BP has responded to recent statements by Louisiana officials, issuing a press release yesterday by e-mail.
The company's head of US Communications Geoff Morrell wrote that:
"Any suggestion that BP has failed to address the clean up of the Louisiana coastline is both false and irresponsible. The facts, however, are irrefutable and our progress in Louisiana has been significant.
"Patrolling and maintenance activities continue on just 76 of the 3,192 shoreline miles in the area of response, with another 20 miles pending approval or completion of the inspection process. Meanwhile, we have committed up to $1 billion in early restoration funding to expedite recovery of natural resources injured as a result of the Deepwater Horizon accident.
"Overall to date, we have spent $26 billion on response, clean up and claims. Repeated assertions that we have spent more money on advertising than this are grossly in error and seem purposefully intended to mislead the public."
In fairness, BP has invested a small fortune in the region; whether or not it's morally right to issue those "come on down to the Gulf" commercials is open to debate.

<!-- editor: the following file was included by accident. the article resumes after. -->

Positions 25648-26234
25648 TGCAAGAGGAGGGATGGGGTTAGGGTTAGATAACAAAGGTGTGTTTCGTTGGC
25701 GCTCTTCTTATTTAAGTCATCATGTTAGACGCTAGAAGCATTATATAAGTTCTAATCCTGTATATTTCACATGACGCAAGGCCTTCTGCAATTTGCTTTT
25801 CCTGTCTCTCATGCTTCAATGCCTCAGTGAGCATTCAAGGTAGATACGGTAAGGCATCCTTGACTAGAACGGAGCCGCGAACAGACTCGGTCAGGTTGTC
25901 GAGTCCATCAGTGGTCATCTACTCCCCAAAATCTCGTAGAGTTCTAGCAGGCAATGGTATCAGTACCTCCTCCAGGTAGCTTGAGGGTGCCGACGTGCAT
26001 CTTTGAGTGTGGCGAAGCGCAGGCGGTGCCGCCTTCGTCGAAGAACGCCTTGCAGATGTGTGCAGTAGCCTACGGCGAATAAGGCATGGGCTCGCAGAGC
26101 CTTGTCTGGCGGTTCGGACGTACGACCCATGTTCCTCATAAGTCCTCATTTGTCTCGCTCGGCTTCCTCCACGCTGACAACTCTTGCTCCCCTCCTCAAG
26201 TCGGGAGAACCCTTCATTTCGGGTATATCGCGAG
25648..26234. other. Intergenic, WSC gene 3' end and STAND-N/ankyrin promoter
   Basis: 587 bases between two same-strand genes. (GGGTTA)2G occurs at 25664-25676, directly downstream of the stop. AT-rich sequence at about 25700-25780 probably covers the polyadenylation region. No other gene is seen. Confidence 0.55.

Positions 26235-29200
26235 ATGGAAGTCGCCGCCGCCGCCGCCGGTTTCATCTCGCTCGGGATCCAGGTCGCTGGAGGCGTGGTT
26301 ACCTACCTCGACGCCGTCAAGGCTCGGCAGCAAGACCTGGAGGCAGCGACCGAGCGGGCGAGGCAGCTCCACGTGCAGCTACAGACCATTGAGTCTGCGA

While Morrell doesn't specify who or exactly what he's referring to, the relationship between BP and Louisiana officials has been toasty ever since the disaster in April, 2010. Clear back in 2011, WRKF Baton Rouge reported that Garret Graves, Chair of the Coastal Protection and Restoration Authority of Louisiana, said BP had become increasingly difficult to work with.
More recently, by shuttering active cleanup in Mississippi, Florida and Alabama, the fate of Louisiana beaches could be at risk. Graves and other Louisiana officials sharply question the British oil giant's priorities. Further, there appears to be a disconnect between what even the U.S. Coast Guard says remains to be done, and what Louisiana officials deem necessary. Approximately 100 miles of Louisiana coastline remains soiled, and the effects of dispersant are almost impossible to detect, certainly with the naked eye.
A National Wildlife Federation-sponsored boat ride onto Bay Jimmy, La. by this Examiner in early Apr. was frustrating. Oil had appeared in the marshy area just prior to the trip, but was invisible that day. After Hurricane Isaac, the area had been a mess. A good wind or storm blows the oil elsewhere.
And remember: the point of the deadly dispersant Corexit was to make the problem appear corrected. That was hardly the case.
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